Finally and very happily a mother, it started to sink in how hard this parenting gig is. I knew more deeply than ever that I had made the right choice with my first pregnancy. How could I ever have managed a baby at that age, with that guy or more likely alone? How could my life have moved past that point, to any happy place, after an unplanned baby was born and took over everything? As they do.

As a mother, I was lucky to be able to be at home full-time with my daughter, with the support of an amazing husband and everything we could possibly need, and it was still hard. Amazing, beautiful, magical, wonderful, yes, of course all of those things, but also hard. Really, really, really hard. The lack of sleep, the crying, the isolation, the every day, in-and-out, the same thing and no way out ever. Not to mention the “can I really do this and not screw-up this beautiful little human being?”

In all seriousness, we did ok. We did our best. We had love more than anything else, for our baby and for each other. And as someone put it to me when I was pregnant, "You'll do fine. You're not a crackhead and you have the Internet."

Just before our daughter turned three, we welcomed a second baby into our family. Our son was also planned—we were ready and we were thrilled. With my son’s birth, I experienced sleeplessness like I never knew, and for this and other reasons, I went though a really tough postpartum depression.  Somehow, I made it through that time, but I might not have. The hormonal changes that happen during pregnancy are powerful—and for some, especially those with a history of depression or anxiety, they can be scary.

Being pregnant is a little like playing Russian roulette—you don’t know what’s gonna hit you when you pull the trigger. It could be that the baby you get needs more from you than you imagined or the changes could be within yourself. No one knows what’s on the other side of pregnancy when they decide to have a baby.

I used to think I wanted to have three kids, but I know now that I’m done. If I got pregnant again, I would not, could not, choose to have the baby. To have a third baby would be wrong for me and for my family. I'm not sure I'd survive it. Not in a strict "life of the mother" kind of way that abortion restrictions have in mind, but I came too close to the scary bottom last time and I won't go there again. I love my kids too much to risk them losing their mother.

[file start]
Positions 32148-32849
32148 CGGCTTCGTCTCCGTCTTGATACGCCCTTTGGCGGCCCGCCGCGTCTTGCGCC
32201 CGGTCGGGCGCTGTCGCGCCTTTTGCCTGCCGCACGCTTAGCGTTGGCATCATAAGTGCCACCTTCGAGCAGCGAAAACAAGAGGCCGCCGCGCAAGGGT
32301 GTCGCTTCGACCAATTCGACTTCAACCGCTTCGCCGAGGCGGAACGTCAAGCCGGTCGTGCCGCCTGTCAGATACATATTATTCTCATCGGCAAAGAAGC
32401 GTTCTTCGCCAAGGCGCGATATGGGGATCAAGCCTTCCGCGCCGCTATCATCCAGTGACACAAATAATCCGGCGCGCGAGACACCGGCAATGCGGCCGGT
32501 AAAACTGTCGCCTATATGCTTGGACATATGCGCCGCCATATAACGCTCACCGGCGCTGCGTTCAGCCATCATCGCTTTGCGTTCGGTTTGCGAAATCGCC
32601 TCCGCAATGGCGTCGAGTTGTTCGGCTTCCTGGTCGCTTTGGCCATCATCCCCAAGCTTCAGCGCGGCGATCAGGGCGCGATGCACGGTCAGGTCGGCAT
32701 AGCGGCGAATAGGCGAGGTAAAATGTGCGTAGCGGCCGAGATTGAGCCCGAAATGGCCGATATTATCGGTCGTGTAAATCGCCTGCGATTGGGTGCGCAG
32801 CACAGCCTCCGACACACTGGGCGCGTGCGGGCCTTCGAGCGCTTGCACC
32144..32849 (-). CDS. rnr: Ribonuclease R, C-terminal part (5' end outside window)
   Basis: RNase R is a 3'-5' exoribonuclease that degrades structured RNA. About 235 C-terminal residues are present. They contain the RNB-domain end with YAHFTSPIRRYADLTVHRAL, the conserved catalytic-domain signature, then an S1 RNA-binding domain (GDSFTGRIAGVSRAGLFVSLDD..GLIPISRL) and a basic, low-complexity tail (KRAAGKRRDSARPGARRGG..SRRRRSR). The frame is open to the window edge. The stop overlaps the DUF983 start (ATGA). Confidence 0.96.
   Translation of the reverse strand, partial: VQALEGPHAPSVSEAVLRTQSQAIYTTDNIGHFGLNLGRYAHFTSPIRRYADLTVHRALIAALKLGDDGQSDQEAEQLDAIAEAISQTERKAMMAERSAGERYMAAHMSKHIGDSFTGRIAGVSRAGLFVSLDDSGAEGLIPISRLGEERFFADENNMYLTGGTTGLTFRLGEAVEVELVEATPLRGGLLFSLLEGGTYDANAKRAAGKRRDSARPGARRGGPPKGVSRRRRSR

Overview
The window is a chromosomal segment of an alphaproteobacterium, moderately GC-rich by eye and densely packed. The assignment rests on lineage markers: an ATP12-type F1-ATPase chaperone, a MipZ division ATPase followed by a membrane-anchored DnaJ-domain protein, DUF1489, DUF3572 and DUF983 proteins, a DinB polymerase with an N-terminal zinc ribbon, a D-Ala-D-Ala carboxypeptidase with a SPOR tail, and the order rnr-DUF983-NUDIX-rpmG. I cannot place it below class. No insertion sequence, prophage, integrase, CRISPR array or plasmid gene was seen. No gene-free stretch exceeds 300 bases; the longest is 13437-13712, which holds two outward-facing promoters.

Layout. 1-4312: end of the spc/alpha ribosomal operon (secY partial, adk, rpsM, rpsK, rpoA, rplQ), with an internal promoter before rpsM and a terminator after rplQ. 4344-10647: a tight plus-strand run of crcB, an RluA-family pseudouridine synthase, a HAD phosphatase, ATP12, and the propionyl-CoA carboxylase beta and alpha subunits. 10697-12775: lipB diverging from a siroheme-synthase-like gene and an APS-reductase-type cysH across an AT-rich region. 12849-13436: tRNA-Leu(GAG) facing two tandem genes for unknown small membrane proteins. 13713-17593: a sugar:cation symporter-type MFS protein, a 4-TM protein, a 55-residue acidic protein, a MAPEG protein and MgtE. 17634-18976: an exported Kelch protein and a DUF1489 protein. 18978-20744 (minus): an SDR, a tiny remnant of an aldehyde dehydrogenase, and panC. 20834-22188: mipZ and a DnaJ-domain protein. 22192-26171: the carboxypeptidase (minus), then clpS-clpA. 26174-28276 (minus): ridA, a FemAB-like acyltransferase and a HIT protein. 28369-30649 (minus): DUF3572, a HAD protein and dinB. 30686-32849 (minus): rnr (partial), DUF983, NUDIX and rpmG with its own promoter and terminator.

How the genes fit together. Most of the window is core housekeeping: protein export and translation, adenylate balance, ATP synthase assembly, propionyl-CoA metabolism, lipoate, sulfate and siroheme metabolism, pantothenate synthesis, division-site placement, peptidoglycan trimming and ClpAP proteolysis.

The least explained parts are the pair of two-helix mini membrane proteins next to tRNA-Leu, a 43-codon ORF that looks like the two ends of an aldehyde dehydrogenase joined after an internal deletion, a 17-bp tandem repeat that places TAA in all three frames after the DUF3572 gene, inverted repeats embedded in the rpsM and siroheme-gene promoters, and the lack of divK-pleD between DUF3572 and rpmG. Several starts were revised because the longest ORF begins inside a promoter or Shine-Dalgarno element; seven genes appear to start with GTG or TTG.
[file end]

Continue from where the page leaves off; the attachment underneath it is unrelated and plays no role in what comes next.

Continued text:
And I have made every effort to ensure I won't get pregnant again, but 98% effectiveness is not a 100% guarantee. We can do our best to avoid pregnancy, but unless anti-abortion crusaders think I should stop having sex with my husband, we can't be certain.

I never want to have another abortion. I’m sure it would be harder to go through now that I know firsthand what happens when a pregnancy ends with the birth of a baby. But I know that’s the choice I’d make. Or, rather, I think I know. The truth is, it’s hard for anyone to know what they would do if they became unexpectedly pregnant.

I wish no woman ever needed to have an abortion. But I live in the real world, with billions of other women, and we all deserve the right to make our own choices about our lives and our bodies, even if those decisions end up being different than we could have ever imagined. Life in the real world includes birth control failures, rape, medical problems, human imperfection and all kinds of decisions that are unimaginable until they are facing us.

The experience of becoming and being a mother may change the way a woman feels about ending a pregnancy, but I would hope it would also bring with it deeper understanding for women who face that decision. As mothers, we know what it feels like to be pregnant and to give birth and to love our babies. We also know how hard being a mother is and how much change comes with a baby, how much they need and how much they deserve.

No one should have to take on all that being a mother requires, or even all that pregnancy requires, if they don’t desire it fully. And that any baby would be born unwanted into this imperfect world is heartbreaking. And that's why being a mom has made me more pro-choice than ever.